# .

# Tangent cone

In geometry, the tangent cone is a generalization of the notion of the tangent space to a manifold to the case of certain spaces with singularities.

Definitions in nonlinear analysis

In nonlinear analysis, there are many definitions for a tangent cone, including the adjacent cone, Bouligand's contingent cone, and the Clarke tangent cone. These three cones coincide for a convex set, but they can differ on more general sets.

Definition in convex geometry

Let K be a closed convex subset of a real vector space V and ∂K be the boundary of K. The solid tangent cone to K at a point x ∈ ∂K is the closure of the cone formed by all half-lines (or rays) emanating from x and intersecting K in at least one point y distinct from x. It is a convex cone in V and can also be defined as the intersection of the closed half-spaces of V containing K and bounded by the supporting hyperplanes of K at x. The boundary TK of the solid tangent cone is the tangent cone to K and ∂K at x. If this is an affine subspace of V then the point x is called a smooth point of ∂K and ∂K is said to be differentiable at x and TK is the ordinary tangent space to ∂K at x.

Definition in algebraic geometry

y^{2} = x^{3} + x^{2} (red) with tangent cone (blue)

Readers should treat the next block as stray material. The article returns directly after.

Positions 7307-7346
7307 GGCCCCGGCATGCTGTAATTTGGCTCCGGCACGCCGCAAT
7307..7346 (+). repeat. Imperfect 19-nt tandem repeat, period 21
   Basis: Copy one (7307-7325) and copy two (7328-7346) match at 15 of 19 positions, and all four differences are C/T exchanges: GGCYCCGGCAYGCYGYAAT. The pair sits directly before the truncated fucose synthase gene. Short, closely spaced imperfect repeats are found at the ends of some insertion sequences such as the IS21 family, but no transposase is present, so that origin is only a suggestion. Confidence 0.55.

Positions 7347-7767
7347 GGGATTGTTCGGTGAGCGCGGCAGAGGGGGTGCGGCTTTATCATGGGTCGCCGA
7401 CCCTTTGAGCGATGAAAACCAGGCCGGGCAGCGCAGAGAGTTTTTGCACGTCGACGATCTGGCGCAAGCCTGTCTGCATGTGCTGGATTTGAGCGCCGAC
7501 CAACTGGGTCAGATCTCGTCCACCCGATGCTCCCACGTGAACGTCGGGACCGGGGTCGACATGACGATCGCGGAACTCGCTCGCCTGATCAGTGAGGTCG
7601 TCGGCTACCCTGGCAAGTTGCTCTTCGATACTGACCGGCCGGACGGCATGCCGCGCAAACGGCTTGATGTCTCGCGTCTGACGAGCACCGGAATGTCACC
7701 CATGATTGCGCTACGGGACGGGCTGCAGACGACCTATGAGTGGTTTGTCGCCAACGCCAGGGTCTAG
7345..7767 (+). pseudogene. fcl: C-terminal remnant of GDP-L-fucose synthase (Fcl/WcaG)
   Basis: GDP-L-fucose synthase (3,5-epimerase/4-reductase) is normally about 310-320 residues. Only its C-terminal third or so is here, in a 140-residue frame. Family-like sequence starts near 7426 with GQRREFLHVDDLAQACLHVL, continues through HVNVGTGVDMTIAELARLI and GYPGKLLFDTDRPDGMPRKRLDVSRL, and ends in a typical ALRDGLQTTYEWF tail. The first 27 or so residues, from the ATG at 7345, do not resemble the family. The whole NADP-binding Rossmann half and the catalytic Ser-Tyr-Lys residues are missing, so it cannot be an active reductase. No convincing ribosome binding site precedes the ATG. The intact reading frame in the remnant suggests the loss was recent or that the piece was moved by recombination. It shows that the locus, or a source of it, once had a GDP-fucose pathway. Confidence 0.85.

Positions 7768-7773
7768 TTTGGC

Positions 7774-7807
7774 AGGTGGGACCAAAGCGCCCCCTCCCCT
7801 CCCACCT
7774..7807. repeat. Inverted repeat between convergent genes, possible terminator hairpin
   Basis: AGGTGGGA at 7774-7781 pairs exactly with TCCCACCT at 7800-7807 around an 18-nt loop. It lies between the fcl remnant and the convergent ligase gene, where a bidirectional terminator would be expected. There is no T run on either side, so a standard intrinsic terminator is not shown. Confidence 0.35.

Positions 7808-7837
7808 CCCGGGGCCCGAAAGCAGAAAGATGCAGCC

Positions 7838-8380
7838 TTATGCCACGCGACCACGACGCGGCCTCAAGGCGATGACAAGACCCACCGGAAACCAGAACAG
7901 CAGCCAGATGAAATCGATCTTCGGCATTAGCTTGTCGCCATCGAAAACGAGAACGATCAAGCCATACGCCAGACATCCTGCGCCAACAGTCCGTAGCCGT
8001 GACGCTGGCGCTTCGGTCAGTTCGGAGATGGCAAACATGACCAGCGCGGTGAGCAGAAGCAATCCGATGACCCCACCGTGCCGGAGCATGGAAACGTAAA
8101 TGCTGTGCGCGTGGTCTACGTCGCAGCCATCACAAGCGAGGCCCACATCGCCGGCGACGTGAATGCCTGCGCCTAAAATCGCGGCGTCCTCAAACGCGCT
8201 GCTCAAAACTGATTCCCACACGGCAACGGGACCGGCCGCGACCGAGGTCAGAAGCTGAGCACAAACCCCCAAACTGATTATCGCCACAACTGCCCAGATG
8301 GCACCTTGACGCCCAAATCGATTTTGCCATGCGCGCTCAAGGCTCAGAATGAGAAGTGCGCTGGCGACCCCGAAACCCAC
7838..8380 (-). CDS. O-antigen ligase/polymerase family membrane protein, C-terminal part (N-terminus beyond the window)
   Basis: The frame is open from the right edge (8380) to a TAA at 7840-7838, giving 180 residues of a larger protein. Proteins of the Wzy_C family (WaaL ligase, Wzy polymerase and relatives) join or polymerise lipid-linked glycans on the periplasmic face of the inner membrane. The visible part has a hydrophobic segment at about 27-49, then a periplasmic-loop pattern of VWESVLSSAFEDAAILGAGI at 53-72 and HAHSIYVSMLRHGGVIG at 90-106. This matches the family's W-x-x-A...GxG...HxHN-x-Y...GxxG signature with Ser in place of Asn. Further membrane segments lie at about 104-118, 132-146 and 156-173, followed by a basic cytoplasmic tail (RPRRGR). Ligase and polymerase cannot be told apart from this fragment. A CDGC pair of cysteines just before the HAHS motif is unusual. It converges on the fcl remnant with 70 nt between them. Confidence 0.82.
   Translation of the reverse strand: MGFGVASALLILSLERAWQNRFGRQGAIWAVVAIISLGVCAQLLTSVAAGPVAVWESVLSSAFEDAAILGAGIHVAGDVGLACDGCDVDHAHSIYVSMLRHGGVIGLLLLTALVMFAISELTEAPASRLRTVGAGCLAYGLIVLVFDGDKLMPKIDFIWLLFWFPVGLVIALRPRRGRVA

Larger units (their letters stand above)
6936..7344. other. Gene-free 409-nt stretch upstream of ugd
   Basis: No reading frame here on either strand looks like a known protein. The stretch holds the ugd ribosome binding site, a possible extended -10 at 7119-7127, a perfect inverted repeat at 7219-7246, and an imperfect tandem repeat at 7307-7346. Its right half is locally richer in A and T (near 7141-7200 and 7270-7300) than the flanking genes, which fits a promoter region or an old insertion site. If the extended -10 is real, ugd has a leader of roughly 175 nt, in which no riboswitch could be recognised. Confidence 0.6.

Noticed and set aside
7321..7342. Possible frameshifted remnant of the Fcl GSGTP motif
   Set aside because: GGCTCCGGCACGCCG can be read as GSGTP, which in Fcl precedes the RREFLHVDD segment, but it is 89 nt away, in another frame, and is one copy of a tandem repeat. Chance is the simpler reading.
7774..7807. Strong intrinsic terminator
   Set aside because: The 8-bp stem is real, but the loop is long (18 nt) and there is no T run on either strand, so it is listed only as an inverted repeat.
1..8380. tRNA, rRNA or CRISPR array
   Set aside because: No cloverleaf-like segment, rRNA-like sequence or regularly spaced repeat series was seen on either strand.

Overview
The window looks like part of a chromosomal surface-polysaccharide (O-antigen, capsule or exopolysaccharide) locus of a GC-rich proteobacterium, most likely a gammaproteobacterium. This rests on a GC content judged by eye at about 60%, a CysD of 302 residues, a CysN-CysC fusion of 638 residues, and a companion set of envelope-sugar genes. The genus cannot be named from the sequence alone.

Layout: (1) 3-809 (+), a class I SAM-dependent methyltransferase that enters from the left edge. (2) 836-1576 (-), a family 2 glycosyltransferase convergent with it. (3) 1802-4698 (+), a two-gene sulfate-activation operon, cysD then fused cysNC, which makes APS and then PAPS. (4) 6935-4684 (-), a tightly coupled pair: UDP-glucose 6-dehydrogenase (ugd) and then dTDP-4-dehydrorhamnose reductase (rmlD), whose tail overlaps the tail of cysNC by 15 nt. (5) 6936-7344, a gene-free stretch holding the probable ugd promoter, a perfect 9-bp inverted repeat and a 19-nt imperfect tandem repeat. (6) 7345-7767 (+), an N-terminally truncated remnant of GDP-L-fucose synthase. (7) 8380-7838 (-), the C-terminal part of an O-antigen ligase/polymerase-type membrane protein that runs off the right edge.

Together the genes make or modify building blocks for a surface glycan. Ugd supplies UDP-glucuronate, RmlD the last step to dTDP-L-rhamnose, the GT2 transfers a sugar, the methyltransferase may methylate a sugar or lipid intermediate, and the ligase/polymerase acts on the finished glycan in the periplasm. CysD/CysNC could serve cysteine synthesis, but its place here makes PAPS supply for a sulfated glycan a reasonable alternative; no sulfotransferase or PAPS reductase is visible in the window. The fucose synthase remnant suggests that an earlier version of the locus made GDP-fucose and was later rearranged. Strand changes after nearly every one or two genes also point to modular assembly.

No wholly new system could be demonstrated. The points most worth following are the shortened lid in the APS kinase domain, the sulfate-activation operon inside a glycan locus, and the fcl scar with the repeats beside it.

Let *X* be an affine algebraic variety embedded into the affine space *k*^{n}, with the defining ideal *I* ⊂ *k*[*x*_{1},…,*x*_{n}]. For any polynomial *f*, let in(*f*) be the homogeneous component of *f* of the lowest degree, the *initial term* of *f*, and let in(*I*) ⊂ *k*[*x*_{1},…,*x*_{n}] be the homogeneous ideal which is formed by the initial terms in(*f*) for all *f* ∈ *I*, the *initial ideal* of *I*. The **tangent cone** to *X* at the origin is the Zariski closed subset of *k*^{n} defined by the ideal in(*I*). By shifting the coordinate system, this definition extends to an arbitrary point of *k*^{n} in place of the origin. The tangent cone serves as the extension of the notion of the tangent space to *X* at a regular point, where *X* most closely resembles a differentiable manifold, to all of *X*. (The tangent cone at a point of *k*^{n} that is not contained in *X* is empty.)

For example, the nodal curve

\( C: y^2=x^3+x^2 \)

is singular at the origin, because both partial derivatives of \( f(x, y) = y^2=x^3+x^2 \) vanish at (0, 0). Thus the Zariski tangent space to C at the origin is the whole plane, and has higher dimension than the curve itself (two versus one). On the other hand, the tangent cone is the union of the tangent lines to the two branches of C at the origin,

\( x=y,\quad x=-y. \)

Its defining ideal is the principal ideal of k[x] generated by the initial term of f, namely \( y^2 − x^2 = 0 \).

The definition of the tangent cone can be extended to abstract algebraic varieties, and even to general Noetherian schemes. Let X be an algebraic variety, x a point of X, and (OX,x, m) be the local ring of X at x. Then the tangent cone to X at x is the spectrum of the associated graded ring of OX,x with respect to the m-adic filtration:

\( \operatorname{gr}_m O_{X,x}=\bigoplus_{i\geq 0} m^i / m^{i+1}. \)

See also

Cone

Monge cone

Normal cone

References

M. I. Voitsekhovskii (2001), "Tangent cone", in Hazewinkel, Michiel, Encyclopedia of Mathematics, Springer, ISBN 978-1-55608-010-4

Retrieved from "http://en.wikipedia.org/"

All text is available under the terms of the GNU Free Documentation License